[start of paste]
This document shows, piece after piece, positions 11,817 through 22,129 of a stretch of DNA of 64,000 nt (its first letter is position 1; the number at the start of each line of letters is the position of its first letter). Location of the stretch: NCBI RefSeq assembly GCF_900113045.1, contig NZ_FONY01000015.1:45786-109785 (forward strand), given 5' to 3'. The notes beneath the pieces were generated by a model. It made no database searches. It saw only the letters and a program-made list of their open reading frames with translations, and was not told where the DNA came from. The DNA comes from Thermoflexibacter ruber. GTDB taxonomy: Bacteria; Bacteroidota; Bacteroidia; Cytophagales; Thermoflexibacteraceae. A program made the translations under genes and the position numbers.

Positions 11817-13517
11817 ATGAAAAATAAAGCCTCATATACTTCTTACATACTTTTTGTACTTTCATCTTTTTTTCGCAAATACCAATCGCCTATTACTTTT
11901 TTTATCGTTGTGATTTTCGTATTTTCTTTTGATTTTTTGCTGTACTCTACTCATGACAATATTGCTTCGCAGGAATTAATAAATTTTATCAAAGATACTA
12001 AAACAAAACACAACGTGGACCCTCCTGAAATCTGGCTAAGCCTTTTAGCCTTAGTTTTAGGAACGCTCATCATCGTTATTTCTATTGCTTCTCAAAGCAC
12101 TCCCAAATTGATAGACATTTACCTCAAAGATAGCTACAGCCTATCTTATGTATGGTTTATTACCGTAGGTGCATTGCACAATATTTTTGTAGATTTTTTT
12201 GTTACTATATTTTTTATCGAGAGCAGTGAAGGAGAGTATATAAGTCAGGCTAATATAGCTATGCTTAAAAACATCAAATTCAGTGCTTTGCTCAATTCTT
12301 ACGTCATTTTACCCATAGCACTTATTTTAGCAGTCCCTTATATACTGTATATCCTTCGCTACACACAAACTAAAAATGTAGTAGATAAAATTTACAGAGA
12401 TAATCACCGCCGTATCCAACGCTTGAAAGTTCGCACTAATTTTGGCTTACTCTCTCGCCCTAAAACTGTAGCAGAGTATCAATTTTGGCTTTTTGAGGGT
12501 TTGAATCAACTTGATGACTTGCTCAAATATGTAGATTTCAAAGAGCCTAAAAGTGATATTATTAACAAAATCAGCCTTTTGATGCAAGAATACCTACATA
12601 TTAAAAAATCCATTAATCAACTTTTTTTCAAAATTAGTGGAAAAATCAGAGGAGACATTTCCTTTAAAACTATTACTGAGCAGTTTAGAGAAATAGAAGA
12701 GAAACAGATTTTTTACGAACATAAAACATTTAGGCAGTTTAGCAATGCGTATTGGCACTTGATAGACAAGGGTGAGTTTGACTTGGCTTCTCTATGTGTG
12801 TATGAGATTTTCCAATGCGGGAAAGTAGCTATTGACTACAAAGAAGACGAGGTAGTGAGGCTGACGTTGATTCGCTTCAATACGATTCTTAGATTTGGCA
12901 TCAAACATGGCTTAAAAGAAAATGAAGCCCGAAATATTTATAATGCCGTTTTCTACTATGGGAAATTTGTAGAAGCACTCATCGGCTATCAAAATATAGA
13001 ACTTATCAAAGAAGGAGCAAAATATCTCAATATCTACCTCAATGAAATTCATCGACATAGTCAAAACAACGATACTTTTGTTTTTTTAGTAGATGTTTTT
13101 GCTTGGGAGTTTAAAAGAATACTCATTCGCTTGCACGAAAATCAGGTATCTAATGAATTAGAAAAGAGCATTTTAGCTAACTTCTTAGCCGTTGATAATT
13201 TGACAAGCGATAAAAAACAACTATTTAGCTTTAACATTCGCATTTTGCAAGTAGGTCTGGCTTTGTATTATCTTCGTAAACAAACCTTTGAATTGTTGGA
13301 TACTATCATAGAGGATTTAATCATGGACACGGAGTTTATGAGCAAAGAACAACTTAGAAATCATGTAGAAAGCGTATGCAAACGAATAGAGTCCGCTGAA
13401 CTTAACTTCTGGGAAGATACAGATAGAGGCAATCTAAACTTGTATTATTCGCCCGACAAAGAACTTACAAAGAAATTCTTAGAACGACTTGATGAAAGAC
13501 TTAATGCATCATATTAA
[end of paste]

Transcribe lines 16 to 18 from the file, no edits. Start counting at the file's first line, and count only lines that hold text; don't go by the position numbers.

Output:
13101 GCTTGGGAGTTTAAAAGAATACTCATTCGCTTGCACGAAAATCAGGTATCTAATGAATTAGAAAAGAGCATTTTAGCTAACTTCTTAGCCGTTGATAATT
13201 TGACAAGCGATAAAAAACAACTATTTAGCTTTAACATTCGCATTTTGCAAGTAGGTCTGGCTTTGTATTATCTTCGTAAACAAACCTTTGAATTGTTGGA
13301 TACTATCATAGAGGATTTAATCATGGACACGGAGTTTATGAGCAAAGAACAACTTAGAAATCATGTAGAAAGCGTATGCAAACGAATAGAGTCCGCTGAA